Technology is changing fast and altering the way that we live our lives. It is changing how we travel, how we get our work done, how we learn and how we consume our media, but it also has a big effect on how we spend our money and personal finances in general. I’ve written before about technology’s effect on the way we spend money. Cash was king until we could write a check. Debit cards replaced our checks, then credit cards allowed us access to fast and easy credit. Now we have PayPal and cash apps, Apple Pay and Google Pay. There is Square and Square Cash where you can send money via an email! Sure why not? LoopPay turns your smartphone into all your credit accounts and Venmo lets you send and receive money from anyone else that has downloaded the app. Technology is leading the changes and making it easier to spend our money, which is convenient, but…, it can be dangerous. It is super easy to spend our hard earned money impulsively. Who do we blame! Millennial’s of course! It’s always the Millennial’s fault! As a Gen Xer, it is my turn to blame the younger generation for all of my problems in the most general and frankly ridiculous of terms and I am embracing it! What new technologically led change in personal finances will the phone worshiping Millennial’s cause? (Sarcasm.) Who knows, but I think the rise of all digital banking is on the way.
I found this quote from an article on digital banking at The Financial Brand.
“When it comes to money, Millennials told us they don’t want to feel like they’re being judged,” said Bill Wallace, CEO of Digital at Chase. “So, we designed Finn (a digital bank) to put them in charge, no matter where or how they’re spending.”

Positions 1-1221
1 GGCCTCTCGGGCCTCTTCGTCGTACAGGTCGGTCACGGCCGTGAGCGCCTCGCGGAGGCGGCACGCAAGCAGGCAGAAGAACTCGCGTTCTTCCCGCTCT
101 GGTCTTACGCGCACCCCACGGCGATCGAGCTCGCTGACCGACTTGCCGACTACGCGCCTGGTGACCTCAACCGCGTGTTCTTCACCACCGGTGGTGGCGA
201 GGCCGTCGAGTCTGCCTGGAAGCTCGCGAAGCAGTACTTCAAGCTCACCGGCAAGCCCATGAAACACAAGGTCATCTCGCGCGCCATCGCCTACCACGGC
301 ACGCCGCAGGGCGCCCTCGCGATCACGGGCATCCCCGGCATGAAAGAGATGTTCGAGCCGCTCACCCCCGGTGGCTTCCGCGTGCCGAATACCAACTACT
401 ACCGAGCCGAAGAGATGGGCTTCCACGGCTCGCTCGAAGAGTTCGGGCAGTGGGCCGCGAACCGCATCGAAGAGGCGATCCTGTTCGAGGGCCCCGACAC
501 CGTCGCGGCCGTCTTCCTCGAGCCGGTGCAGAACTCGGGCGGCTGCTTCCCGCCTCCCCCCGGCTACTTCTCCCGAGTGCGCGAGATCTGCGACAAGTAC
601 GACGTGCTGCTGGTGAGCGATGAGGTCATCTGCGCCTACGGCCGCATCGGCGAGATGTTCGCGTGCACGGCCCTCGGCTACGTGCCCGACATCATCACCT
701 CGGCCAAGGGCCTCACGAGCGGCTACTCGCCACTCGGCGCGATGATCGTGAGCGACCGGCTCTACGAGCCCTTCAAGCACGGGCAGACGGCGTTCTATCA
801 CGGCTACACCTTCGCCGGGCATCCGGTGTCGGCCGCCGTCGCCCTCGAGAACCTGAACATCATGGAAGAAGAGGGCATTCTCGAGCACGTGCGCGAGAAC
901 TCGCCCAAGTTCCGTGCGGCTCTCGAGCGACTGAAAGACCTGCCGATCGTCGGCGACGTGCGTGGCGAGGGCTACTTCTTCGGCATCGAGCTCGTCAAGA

Holy smokes! Toughen up, Millennials! In my day we were judged on our appearance (must dress like exactly like everyone else), intelligence (have it but still fail a test and act stupid to be cool), who could ride with no handlebars on their bike the longest and many other inconsequential criteria decided arbitrarily by our peers and elders. Big digression, but my point is Millennials are no worse and no better than the generations that came before them. Nobody and I mean nobody wants to be judged! And when it comes to personal finances and money, people will always gravitate toward convenience and avoid judgement. All digital banking on your phone certainly provides that. Digital banks are mobile banks designed to be used on smart phones. Accounts and credit and all your banking needs met with your smart phone only. N26 is a European digital bank that is coming the United States and Chase is the first major American bank to offer mobile only or digital banking.
We already have mobile options for mortgages and other lending products. Digital banks look to take over all of a consumer’s banking needs. It will be interesting to see how much traction, mobile only banking makes this year. Would you use a mobile only banking option or do you prefer to stand in line at a bank? I can definitely see the appeal of all digital banking. As digital banking grows, it will affect how personal finances are managed but it won’t change the fundamentals of money management. Pay attention to your money and don’t spend more than you make. Would you try digital mobile only banking? Let me know in the comments!